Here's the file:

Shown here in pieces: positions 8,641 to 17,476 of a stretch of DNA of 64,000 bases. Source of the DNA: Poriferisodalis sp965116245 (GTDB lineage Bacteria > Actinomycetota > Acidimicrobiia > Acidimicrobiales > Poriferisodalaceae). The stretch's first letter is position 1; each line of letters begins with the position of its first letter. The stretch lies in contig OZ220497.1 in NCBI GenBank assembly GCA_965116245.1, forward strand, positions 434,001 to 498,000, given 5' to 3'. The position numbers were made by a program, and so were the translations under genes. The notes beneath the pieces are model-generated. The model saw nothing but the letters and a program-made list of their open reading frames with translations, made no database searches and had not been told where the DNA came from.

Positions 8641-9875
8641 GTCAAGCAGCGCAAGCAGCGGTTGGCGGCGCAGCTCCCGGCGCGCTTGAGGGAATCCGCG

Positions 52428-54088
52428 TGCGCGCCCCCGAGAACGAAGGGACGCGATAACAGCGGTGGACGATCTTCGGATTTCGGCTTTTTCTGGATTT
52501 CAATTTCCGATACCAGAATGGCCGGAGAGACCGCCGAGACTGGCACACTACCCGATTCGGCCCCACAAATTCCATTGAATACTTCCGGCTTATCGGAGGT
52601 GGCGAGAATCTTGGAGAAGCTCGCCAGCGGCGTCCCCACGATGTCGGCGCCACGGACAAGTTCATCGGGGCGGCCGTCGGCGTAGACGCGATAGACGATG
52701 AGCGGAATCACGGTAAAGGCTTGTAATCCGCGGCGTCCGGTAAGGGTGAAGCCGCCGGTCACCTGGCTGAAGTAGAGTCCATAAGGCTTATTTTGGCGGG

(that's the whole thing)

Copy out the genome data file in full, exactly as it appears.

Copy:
Shown here in pieces: positions 8,641 to 17,476 of a stretch of DNA of 64,000 bases. Source of the DNA: Poriferisodalis sp965116245 (GTDB lineage Bacteria > Actinomycetota > Acidimicrobiia > Acidimicrobiales > Poriferisodalaceae). The stretch's first letter is position 1; each line of letters begins with the position of its first letter. The stretch lies in contig OZ220497.1 in NCBI GenBank assembly GCA_965116245.1, forward strand, positions 434,001 to 498,000, given 5' to 3'. The position numbers were made by a program, and so were the translations under genes. The notes beneath the pieces are model-generated. The model saw nothing but the letters and a program-made list of their open reading frames with translations, made no database searches and had not been told where the DNA came from.

Positions 8641-9875
8641 GTCAAGCAGCGCAAGCAGCGGTTGGCGGCGCAGCTCCCGGCGCGCTTGAGGGAATCCGCG

Positions 52428-54088
52428 TGCGCGCCCCCGAGAACGAAGGGACGCGATAACAGCGGTGGACGATCTTCGGATTTCGGCTTTTTCTGGATTT
52501 CAATTTCCGATACCAGAATGGCCGGAGAGACCGCCGAGACTGGCACACTACCCGATTCGGCCCCACAAATTCCATTGAATACTTCCGGCTTATCGGAGGT
52601 GGCGAGAATCTTGGAGAAGCTCGCCAGCGGCGTCCCCACGATGTCGGCGCCACGGACAAGTTCATCGGGGCGGCCGTCGGCGTAGACGCGATAGACGATG
52701 AGCGGAATCACGGTAAAGGCTTGTAATCCGCGGCGTCCGGTAAGGGTGAAGCCGCCGGTCACCTGGCTGAAGTAGAGTCCATAAGGCTTATTTTGGCGGG